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The combination of modern jazz with tramp songs is insane at first glance or – as Vilém Spilka likes to say – a piece with a "Cimrman element". In reality, however, Spilka's new album Podvod (Deception) with adaptations of Honza Nedvěd's songs is a surprising but, in terms of musical tradition, a perfectly understandable project.
Nearly sixty students of the Faculty of Music at the Janáček Academy of Music and Performing Arts joined forces to launch two operas in their home-based Orlí Street Theatre. The evening belonged to a pair of chamber operas. The first one was the premiere of the short opera Mistrová, aneb Když bolševici zrušili Vánoce (Forewomen aka When the Bolsheviks Cancelled Christmas) by Petr Hala. And the opera The Little Prince by Miroslav Hába was performed for the first time after nearly forty years.
The music career of the violinist and singer Jitka Šuranská resembles a spiral motion. More than ten years ago, she chose cooperation in a duo with Jiří Plocek over dulcimer music, in which she was a regular member. After that, she played folk songs alone with a looper, and her first solo album Nězachoď slunečko was truly a solo album but with many guests. And now she is releasing another record. However, this time as a member of a new band, a very compact and bright sounding trio. By the way, the fact that the word TRIO is on the album cover – unlike the names of the band members – in capitals stresses that it is truly a band album and not a solo one. And in this lies both the greatest strength as well as some minor weaknesses of the recording.
The new family comedy Jak jsem se ztratil aneb Malá vánoční povídka (How I Got Lost or a Little Christmas Story) bets on more than just a music flashback to the sweet early 1960s. The Brno National Theatre has been playing it since its weekend premiere. A seven-member band directly on stage forms the audio and narrative backdrop to the sentimental journey back in time. Older folks will emotionally reflect on the sweet "sixties", while those younger will discover this decade. And that is what the new production of director Martin Františák bets on.
Soprano Maida Hundeling, who debuted, for example, at the Metropolitan Opera in New York last season, returned to the Janáček Opera after a year. The singer known from leading opera houses around the world will perform in Brno again in the role of Tosca in Puccini's opera of the same name. The production of the local artistic director Jiří Heřman already impressed during its premiere. The director based his concept on the connection between the story of the singer Tosca in the environment of the complicated political situation in the Roman Republic in 1800 and the story of one of its extraordinary performers in the second half of the last century – opera superstar Maria Callas. As the critics wrote, it is a theatrically impressive and inspiring interconnection between the fates of the two women, adored opera divas, who were in love in politically complicated times that swallowed them whole. Mainly Maida Hundeling excelled in the main roles of this Brno production.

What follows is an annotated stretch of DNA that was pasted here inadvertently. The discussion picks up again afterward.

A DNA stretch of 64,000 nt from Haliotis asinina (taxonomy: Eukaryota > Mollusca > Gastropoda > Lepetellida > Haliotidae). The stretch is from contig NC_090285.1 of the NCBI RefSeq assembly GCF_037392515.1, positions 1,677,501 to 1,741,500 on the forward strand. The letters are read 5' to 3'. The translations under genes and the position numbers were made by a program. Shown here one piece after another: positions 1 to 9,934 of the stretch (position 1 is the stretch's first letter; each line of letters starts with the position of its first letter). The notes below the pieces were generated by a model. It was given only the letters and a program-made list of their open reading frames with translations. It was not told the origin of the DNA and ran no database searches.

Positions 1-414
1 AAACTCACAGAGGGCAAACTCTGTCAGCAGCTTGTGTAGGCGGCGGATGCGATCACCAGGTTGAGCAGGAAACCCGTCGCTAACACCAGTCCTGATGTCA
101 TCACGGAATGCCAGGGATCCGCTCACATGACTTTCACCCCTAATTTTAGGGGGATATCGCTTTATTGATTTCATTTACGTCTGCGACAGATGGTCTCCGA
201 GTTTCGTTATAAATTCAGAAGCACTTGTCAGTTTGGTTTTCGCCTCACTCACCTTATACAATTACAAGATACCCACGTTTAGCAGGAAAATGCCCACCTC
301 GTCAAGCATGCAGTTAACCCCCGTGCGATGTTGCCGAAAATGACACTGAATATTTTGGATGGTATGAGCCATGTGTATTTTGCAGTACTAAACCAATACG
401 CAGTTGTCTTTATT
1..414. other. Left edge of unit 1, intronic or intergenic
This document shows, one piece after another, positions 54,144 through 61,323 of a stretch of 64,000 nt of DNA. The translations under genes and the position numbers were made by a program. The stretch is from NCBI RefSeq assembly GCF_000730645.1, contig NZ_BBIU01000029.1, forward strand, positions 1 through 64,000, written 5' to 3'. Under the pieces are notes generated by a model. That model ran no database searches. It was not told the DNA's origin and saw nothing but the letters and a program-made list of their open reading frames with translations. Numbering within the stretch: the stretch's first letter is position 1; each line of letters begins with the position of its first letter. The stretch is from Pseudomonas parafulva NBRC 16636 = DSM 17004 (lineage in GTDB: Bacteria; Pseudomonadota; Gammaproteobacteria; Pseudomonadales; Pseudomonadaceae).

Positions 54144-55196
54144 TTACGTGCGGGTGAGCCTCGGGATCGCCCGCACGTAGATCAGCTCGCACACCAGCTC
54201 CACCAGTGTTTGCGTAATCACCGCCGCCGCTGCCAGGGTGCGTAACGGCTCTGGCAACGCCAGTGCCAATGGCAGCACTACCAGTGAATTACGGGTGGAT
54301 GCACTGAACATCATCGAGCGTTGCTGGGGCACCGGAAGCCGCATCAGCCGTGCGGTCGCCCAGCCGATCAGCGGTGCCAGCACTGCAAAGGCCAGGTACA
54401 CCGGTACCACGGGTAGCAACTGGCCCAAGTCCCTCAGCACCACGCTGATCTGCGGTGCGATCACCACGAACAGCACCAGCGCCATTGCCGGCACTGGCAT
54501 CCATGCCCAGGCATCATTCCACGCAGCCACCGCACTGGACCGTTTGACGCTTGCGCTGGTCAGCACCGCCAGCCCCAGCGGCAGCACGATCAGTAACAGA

The Vilém Spilka Quartet included surprising material in their new album Podvod. The band, headed by the director and dramaturgist of the JazzFest Brno Festival, recorded instrumental jazz arrangements of songs Hejna včel, Tulácký ráno, Na kameni kámen, Stánky and other campfire hit songs by Jan Nedvěd. He had a chance to listen to the recording shortly after its completion and we spoke to Vilém Spilka about Nedvěd’s reaction. And the interview, of course, also covered Porta, sausages and a campfire pot.
It is like the state budget: It can be considered the budget of any new government only two years after its election. This applies in all aspects, starting from the perspective of an idea and ending with the purely practical, i.e. technical, promotional and organisational perspective. Two years ago, the Janáček Brno Festival was the proverbial tipping point. The new director of the organiser Brno National Theatre had only been in office for a year and the opera director Jiří Heřman for six months. A lot of change was going on at Brno City Hall (which remains the only major benefactor of large music and theatre institutions; it seems like this does not concern the regions and the state) and the existing dramaturgical nature of the event was dismantled after the festival. After two years, the concert series can be seen as a series of alternating successes, however, with some worrying symptoms of amateurism.
The musical scene of the Brno City Theatre stages the musical comedy Lemonade Joe. Therefore, one of the most popular post-war heroes, who has been criss-crossing the Czech stages since 1944, returned to the local main stage last weekend. He became immortal in 1964 thanks to a brilliant film, a replica of which cannot be expected this time though. First of all, the theatre version contains many more songs, but the screenplay is different from the extraordinary celluloid version in some moments and in the final result. The new production directed by Petr Gazdík turned the well-known title into a wild narrative musical show that does not claim to be related to the famous film. On the contrary, thanks to its original humour and the method of its use, the new production tries to break through all the widely popular quotes to its own and legitimate version.